Frank Lorenzo Doughty (1930–)

Frank Lorenzo Doughty is an architect who worked with Edward Durrell Stone and E. Fay Jones and who designed several houses across Arkansas that were listed on the National Register of Historic Places.

Frank Lorenzo Doughty was born on June 21, 1930, in Memphis, Tennessee. Though his family owned a large plantation outside of Tunica, Mississippi, the family was by no means wealthy. During his childhood in Tunica, he first developed an interest in architecture when, in 1942, he watched the Tunica Methodist Church being built. A few years later, his family moved briefly to Robinson, Illinois, but eventually settled in Stuttgart (Arkansas County), where he spent his senior year of high school. There, he met his future wife, Suzanne Buerkle.

After Doughty graduated from high school in 1948, his interest in art led him to enroll at the Ringling College of Art and Design in Sarasota, Florida. However, his time there was cut short by the outbreak of the Korean War in 1950. Doughty enlisted in the U.S. Air Force and was stationed at the Mountain Home Air Force Base in Mountain Home, Idaho, where he spent the entire war. During his time in Idaho, he was part of a psychological war unit that, unknown to him until later, was essentially a CIA Black Ops research program. To make extra money on the side, Frank painted icons on slot machine reels for a local business owner because the Idaho legislature banned the importation of new slot machine parts. Doughty had an additional side job painting murals on the back-bars of local drinking establishments.

In mid-1953, Doughty was offered $300 to be discharged early from the air force, and he moved back to Arkansas. Using the G.I. Bill, he started taking classes at Little Rock Junior College (now the University of Arkansas at Little Rock), one of which was a drafting course. This course renewed his interest in building and design. He had heard about the newly created architecture program at the University of Arkansas (UA) in Fayetteville (Washington County) and made an appointment with the program’s founder, John G. Williams. Williams impressed and inspired Doughty so much that he immediately enrolled. Doughty was a quick study and proved to be adept at architectural design. In fact, Doughty was commissioned to design three residences while he was still a student at the university. The prominent Buerkle family of Stuttgart, the family of his fiancée Suzanne, commissioned all three projects.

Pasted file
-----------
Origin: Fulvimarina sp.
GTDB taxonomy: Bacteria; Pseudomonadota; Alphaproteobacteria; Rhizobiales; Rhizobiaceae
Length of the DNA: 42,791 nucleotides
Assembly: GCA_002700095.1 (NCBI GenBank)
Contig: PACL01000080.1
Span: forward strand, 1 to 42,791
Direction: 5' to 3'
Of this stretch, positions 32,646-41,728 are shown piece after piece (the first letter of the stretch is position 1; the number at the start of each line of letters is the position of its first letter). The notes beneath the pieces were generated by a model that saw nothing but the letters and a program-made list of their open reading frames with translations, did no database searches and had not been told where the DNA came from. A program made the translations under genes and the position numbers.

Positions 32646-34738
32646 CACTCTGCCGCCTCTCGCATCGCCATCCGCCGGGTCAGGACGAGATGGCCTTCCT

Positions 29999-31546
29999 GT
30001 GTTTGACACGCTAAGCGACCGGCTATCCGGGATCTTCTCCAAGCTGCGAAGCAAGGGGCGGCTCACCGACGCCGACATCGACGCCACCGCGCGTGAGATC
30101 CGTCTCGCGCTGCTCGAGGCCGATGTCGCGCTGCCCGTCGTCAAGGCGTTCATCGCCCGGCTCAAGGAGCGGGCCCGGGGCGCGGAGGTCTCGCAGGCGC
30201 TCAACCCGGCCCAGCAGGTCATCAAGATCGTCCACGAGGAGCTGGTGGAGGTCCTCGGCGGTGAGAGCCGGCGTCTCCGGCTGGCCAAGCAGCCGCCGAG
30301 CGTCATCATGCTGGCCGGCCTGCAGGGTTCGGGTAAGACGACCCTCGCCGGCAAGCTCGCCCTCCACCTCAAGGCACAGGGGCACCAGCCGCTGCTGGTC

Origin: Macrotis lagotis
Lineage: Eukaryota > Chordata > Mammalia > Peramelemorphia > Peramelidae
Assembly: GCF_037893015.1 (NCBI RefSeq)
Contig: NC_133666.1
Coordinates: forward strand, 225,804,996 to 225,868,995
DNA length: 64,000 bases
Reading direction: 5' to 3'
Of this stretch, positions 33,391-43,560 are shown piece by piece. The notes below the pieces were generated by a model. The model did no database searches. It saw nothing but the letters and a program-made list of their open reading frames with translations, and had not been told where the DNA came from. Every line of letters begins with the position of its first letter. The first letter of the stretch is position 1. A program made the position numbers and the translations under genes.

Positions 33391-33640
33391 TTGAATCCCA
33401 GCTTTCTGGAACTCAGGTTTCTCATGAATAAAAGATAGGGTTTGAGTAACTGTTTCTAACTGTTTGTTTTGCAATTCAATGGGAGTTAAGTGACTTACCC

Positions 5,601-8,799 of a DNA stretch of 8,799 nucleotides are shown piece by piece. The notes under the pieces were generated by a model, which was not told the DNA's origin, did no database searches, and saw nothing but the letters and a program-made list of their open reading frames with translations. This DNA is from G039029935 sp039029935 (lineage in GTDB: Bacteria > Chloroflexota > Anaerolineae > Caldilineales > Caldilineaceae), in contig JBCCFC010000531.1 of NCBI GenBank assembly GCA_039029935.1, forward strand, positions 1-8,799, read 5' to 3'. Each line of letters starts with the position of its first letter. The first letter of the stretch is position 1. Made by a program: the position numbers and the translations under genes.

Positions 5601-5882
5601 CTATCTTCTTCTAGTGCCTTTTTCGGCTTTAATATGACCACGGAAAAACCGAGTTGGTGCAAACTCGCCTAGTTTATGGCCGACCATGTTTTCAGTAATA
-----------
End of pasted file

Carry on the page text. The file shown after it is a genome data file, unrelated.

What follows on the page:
Doughty’s design talent quickly made him one of the top students in his class, and after he completed his coursework, Williams sent him to work in the offices of internationally renowned architect and Arkansas native Edward Durell Stone. Doughty moved to New York to work in Stone’s office in the summer of 1958 and remained there until 1960. There, Doughty mainly worked on renderings for prospective projects, instead of working on the designs themselves. Some of the projects that he created presentation renderings for included a design for the National Presbyterian Church in Washington DC; the original design for the National Cultural Center in Washington DC (later renamed the John F. Kennedy Center for the Performing Arts); the World Trade Center in New Orleans, Louisiana; the Tulsa Civic Center in Tulsa, Oklahoma; and the Graduate Residence Hall at the University of Chicago. However, life in New York did not agree with Doughty, and in 1960 he returned to Arkansas, where he and Suzanne married. He then went to work for renowned Ozark modernist E. Fay Jones.